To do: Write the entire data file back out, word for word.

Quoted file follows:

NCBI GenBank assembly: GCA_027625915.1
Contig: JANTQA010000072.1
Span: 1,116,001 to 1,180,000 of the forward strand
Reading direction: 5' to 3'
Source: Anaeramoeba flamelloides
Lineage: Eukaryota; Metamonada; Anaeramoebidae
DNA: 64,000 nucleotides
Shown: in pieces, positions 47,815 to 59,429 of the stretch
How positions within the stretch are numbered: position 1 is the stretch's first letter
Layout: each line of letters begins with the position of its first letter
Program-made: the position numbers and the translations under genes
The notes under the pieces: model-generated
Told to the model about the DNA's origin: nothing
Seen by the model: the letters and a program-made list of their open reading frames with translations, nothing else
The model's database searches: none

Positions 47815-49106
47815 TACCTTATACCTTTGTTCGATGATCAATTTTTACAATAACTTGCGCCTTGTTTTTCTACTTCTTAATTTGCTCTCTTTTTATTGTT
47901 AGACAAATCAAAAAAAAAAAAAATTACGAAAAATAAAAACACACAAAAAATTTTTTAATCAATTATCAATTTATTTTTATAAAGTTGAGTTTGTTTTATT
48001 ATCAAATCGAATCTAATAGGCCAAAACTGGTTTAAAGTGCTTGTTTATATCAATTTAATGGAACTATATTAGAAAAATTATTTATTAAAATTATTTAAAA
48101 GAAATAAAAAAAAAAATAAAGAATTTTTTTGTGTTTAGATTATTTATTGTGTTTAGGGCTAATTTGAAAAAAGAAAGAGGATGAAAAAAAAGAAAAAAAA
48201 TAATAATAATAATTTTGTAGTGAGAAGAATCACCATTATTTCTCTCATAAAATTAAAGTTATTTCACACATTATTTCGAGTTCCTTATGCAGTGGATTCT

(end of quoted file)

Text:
NCBI GenBank assembly: GCA_027625915.1
Contig: JANTQA010000072.1
Span: 1,116,001 to 1,180,000 of the forward strand
Reading direction: 5' to 3'
Source: Anaeramoeba flamelloides
Lineage: Eukaryota; Metamonada; Anaeramoebidae
DNA: 64,000 nucleotides
Shown: in pieces, positions 47,815 to 59,429 of the stretch
How positions within the stretch are numbered: position 1 is the stretch's first letter
Layout: each line of letters begins with the position of its first letter
Program-made: the position numbers and the translations under genes
The notes under the pieces: model-generated
Told to the model about the DNA's origin: nothing
Seen by the model: the letters and a program-made list of their open reading frames with translations, nothing else
The model's database searches: none

Positions 47815-49106
47815 TACCTTATACCTTTGTTCGATGATCAATTTTTACAATAACTTGCGCCTTGTTTTTCTACTTCTTAATTTGCTCTCTTTTTATTGTT
47901 AGACAAATCAAAAAAAAAAAAAATTACGAAAAATAAAAACACACAAAAAATTTTTTAATCAATTATCAATTTATTTTTATAAAGTTGAGTTTGTTTTATT
48001 ATCAAATCGAATCTAATAGGCCAAAACTGGTTTAAAGTGCTTGTTTATATCAATTTAATGGAACTATATTAGAAAAATTATTTATTAAAATTATTTAAAA
48101 GAAATAAAAAAAAAAATAAAGAATTTTTTTGTGTTTAGATTATTTATTGTGTTTAGGGCTAATTTGAAAAAAGAAAGAGGATGAAAAAAAAGAAAAAAAA
48201 TAATAATAATAATTTTGTAGTGAGAAGAATCACCATTATTTCTCTCATAAAATTAAAGTTATTTCACACATTATTTCGAGTTCCTTATGCAGTGGATTCT